Lee had planned to just pause at Amelia Court House long enough to distribute food and consolidate the four columns of his army. Now, there was no food and his army was behind schedule in arriving. Plus, they could not go on without rations. He would be forced to forage in the country surrounding the town, further delaying his move south. His 12-hour lead on Grant had evaporated and there was nothing that could be done to get it back. So, he focused on the immediate need to find food, first issuing a proclamation to the “Citizens of Amelia County, Virginia” asking that they come forth with any meat, cattle, sheep, hogs, flour, meal, corn, and provender in any quantity that can be spared.” He then composed an urgent telegram to Confederate authorities in Danville requesting that 300,000 rations be shipped immediately to Burkeville. Since the telegraph lines were down between Amelia Court House and Burkeville, he gave the telegram to a dispatch rider and sent him riding on a mule south to Burkeville, where it would go out over the lines to Danville. In addition, he also sent copies of the message for delivery to the quartermaster in Lynchburg.

image Unfortunately for Lee, his dispatch rider would find that Phil Sheridan and his Federal cavalry were already in Jetersville, blocking the road to Burkeville. Sheridan had sent two of his divisions under George Crook and Wesley Merritt north, ordering them to attack and harass any expose portions of Anderson’s column from Five Forks. This they did with great effectiveness, dashing into the Confederate column as it stretched westward, cutting down men and animals alike. Soon, the road toward Amelia Court House was littered with burning wagons and dead and wounded Confederate soldiers, and lined with prisoners moving east back towards Petersburg. The third division of Sheridan’s command, meanwhile, rode towards Jetersville, with Sheridan riding hard in the advance along with only 200 troopers.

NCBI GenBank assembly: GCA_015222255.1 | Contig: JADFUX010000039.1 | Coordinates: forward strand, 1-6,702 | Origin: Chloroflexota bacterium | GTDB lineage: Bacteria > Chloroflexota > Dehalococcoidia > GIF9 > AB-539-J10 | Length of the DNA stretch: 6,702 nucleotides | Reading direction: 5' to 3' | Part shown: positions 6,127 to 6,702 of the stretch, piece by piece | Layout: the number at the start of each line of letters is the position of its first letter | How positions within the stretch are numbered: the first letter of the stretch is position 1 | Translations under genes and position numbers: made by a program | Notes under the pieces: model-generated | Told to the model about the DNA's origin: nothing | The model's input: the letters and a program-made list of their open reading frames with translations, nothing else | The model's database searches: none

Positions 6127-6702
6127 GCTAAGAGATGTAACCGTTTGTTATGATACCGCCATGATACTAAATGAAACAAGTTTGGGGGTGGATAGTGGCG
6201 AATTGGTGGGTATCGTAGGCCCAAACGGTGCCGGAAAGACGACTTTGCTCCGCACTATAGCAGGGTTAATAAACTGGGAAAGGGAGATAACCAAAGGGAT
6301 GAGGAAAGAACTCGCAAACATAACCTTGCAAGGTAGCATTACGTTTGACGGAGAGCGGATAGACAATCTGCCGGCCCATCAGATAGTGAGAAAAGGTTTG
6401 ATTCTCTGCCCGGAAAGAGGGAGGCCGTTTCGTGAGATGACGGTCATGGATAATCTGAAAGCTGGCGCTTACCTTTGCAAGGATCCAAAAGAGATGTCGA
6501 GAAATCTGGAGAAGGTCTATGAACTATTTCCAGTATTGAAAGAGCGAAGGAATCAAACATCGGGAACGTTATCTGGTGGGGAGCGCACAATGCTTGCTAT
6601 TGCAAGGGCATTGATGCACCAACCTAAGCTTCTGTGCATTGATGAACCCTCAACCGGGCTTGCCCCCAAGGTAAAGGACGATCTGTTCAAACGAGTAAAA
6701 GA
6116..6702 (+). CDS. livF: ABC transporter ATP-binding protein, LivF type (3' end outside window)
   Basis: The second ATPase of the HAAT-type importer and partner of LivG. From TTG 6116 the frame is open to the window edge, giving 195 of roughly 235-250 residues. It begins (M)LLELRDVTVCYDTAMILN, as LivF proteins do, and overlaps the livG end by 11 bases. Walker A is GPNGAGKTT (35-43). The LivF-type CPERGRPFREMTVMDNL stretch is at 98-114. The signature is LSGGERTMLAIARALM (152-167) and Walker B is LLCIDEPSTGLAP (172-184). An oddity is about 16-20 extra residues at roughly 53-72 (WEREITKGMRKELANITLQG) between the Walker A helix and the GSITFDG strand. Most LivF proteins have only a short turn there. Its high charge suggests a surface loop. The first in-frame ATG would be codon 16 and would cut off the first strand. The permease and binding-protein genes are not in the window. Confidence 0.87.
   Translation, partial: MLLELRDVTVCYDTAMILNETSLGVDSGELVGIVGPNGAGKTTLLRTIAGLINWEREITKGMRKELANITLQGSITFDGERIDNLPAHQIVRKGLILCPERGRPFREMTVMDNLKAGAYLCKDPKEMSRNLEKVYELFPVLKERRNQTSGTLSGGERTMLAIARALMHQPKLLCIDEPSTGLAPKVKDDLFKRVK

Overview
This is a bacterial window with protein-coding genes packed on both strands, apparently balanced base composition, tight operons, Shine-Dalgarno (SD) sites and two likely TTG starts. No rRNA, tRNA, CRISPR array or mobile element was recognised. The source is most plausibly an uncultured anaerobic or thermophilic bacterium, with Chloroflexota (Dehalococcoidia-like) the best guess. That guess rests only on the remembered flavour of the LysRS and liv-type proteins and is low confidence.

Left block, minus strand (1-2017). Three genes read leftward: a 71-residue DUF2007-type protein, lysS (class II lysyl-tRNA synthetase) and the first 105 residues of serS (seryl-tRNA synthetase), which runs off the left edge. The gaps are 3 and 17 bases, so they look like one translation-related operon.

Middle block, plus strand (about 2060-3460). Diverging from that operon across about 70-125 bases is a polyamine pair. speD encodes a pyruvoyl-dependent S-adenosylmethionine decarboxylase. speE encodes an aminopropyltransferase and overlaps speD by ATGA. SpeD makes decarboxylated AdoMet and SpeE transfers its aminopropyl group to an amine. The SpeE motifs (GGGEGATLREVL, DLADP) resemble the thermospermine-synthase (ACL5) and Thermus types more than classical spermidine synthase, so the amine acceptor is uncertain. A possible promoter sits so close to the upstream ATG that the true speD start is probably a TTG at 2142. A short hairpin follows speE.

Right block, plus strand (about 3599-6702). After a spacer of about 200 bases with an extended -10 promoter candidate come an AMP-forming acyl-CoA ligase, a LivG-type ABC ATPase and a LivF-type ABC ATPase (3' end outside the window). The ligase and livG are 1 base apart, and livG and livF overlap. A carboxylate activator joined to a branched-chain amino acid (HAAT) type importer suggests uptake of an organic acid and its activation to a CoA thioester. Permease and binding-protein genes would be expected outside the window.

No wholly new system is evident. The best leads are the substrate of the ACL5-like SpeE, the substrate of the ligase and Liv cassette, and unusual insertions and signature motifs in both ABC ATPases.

At 4:00 p.m., he and his escort arrived there, followed in short order by the rest of his remaining division. Seeing that Lee had yet to arrive, he sent a dispatch to General Griffin, telling him to move the V Corps quickly along and help him block the road to Burkeville. The infantry began to arrive around 5:00 p.m., and quickly began to dig in along the road. However, before they arrived, Sheridan’s troopers captured Lee’s dispatch rider. When Sheridan read the message he was carrying, he decided to let it go through to both Danville and Lynchburg, realizing that this might allow Federal forces to intercept the much needed rations before they got to Lee.

image Of course, there was the problem of how to get the messages through since he had captured Lee’s rider. However, Sheridan had a ready solution. He had created a special command of 30-40 men under Major Henry Young just for this kind of mission. Young and his men were clothed in Confederate uniforms and had well-practiced Virginia drawls. They would carry the dispatch forward and ensure it was received by Confederate authorities. In fact, throughout the pursuit, Young and his men would ride among Lee’s column gathering information, and, at the same time, distributing false instructions and orders, creating great confusion in the process.

As the sun set, Lee remained at Amelia Court House, six miles north of Sheridan. Ewell and Anderson were finally arriving and the army was at last consolidated. However, as darkness closed in, he could hear the unmistakable sounds of carbine and rifle fire in the distance. He knew that meant Union cavalry must be lurking nearby, but exactly where and in what force he was not sure. As a result, he remained oblivious to the knowledge that his escape route south was now blocked by Union infantry and cavalry. However, he had to know that, with the loss of those precious 12-hours, the noose around him was being tightened with every passing minute.

Wednesday, April 5, 1865